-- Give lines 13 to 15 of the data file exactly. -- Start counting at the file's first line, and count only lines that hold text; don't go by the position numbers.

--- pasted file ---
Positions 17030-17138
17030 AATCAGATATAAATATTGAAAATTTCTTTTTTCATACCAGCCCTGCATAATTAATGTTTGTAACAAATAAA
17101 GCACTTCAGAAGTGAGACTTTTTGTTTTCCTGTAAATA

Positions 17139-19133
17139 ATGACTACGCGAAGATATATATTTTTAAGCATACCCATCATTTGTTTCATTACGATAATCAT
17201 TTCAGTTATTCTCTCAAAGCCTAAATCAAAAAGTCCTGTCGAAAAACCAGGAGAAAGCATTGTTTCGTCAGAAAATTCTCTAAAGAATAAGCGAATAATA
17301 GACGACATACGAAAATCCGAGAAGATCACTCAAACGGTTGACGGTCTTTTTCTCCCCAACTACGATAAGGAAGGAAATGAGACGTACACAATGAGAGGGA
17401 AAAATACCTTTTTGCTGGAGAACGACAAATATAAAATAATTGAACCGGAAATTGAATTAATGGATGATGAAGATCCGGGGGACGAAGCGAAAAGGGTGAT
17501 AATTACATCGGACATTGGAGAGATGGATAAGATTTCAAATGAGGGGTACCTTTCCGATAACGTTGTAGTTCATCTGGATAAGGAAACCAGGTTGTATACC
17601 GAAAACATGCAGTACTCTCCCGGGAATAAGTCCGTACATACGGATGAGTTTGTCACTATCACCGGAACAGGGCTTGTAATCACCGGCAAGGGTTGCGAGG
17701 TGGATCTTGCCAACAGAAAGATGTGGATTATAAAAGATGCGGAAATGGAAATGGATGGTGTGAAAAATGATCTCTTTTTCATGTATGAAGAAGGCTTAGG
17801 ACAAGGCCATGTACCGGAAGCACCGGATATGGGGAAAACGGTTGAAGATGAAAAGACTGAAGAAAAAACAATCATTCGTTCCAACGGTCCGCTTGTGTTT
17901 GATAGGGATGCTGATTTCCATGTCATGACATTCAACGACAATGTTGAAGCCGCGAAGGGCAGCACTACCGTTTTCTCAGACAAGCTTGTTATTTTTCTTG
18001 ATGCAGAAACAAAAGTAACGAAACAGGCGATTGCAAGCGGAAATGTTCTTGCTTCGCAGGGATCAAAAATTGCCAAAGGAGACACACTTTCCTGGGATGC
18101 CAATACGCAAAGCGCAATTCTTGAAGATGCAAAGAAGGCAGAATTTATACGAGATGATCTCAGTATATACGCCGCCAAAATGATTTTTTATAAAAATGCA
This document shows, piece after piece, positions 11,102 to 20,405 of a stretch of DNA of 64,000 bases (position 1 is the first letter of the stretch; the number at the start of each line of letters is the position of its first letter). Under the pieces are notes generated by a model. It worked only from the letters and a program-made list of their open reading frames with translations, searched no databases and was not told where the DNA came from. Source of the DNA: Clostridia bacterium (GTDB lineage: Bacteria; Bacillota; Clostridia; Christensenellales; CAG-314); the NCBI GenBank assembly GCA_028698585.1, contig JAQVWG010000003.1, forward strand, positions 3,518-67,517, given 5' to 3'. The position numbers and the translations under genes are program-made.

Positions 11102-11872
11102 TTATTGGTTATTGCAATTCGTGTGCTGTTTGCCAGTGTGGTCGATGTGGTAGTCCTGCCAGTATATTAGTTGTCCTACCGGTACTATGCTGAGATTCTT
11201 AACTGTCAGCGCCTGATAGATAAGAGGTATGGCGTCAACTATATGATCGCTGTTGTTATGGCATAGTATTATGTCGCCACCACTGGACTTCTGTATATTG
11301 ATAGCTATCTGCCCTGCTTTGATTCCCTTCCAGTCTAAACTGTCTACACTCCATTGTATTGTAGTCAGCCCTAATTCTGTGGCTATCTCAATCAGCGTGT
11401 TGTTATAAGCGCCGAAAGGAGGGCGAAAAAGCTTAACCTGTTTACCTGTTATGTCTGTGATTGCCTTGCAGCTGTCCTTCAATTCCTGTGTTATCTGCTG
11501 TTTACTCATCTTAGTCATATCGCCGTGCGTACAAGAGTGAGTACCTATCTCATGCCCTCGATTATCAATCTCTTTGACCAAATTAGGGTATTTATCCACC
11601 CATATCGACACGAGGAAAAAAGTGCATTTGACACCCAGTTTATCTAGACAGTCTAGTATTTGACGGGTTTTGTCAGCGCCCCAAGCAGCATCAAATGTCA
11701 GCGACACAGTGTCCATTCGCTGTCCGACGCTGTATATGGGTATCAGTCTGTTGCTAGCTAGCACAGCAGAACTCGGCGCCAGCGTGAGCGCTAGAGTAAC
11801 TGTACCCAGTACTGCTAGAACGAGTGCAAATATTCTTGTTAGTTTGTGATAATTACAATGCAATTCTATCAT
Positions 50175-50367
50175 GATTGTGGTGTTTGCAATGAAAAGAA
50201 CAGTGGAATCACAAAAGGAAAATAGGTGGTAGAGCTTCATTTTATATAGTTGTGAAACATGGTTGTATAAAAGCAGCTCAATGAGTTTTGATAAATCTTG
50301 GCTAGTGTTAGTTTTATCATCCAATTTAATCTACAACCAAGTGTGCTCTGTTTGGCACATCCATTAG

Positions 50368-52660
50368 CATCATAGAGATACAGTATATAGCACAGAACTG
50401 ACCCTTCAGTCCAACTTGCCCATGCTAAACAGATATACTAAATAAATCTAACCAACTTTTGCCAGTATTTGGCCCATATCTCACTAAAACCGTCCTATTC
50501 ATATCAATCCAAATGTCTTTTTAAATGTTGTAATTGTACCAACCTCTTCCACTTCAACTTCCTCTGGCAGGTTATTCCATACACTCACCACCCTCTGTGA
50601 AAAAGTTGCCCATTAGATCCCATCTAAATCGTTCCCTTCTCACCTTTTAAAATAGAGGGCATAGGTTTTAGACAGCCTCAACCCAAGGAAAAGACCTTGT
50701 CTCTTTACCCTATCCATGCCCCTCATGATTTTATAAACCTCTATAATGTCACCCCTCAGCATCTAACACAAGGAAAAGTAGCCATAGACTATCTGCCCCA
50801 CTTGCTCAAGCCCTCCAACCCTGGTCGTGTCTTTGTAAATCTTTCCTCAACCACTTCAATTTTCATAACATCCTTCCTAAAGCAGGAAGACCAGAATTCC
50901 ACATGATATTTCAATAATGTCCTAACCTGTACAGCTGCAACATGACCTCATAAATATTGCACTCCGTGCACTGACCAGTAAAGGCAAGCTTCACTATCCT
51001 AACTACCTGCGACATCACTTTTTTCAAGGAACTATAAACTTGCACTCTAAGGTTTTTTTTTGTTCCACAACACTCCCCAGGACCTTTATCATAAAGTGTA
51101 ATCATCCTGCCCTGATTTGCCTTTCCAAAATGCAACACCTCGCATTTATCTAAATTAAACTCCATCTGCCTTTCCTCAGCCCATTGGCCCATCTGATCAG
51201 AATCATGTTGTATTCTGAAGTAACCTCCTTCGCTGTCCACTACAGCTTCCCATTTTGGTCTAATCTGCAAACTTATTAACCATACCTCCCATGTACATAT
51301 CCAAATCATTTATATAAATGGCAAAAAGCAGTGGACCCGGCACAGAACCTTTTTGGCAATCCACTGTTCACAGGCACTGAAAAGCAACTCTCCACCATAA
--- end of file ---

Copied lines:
17901 GATAGGGATGCTGATTTCCATGTCATGACATTCAACGACAATGTTGAAGCCGCGAAGGGCAGCACTACCGTTTTCTCAGACAAGCTTGTTATTTTTCTTG
18001 ATGCAGAAACAAAAGTAACGAAACAGGCGATTGCAAGCGGAAATGTTCTTGCTTCGCAGGGATCAAAAATTGCCAAAGGAGACACACTTTCCTGGGATGC
18101 CAATACGCAAAGCGCAATTCTTGAAGATGCAAAGAAGGCAGAATTTATACGAGATGATCTCAGTATATACGCCGCCAAAATGATTTTTTATAAAAATGCA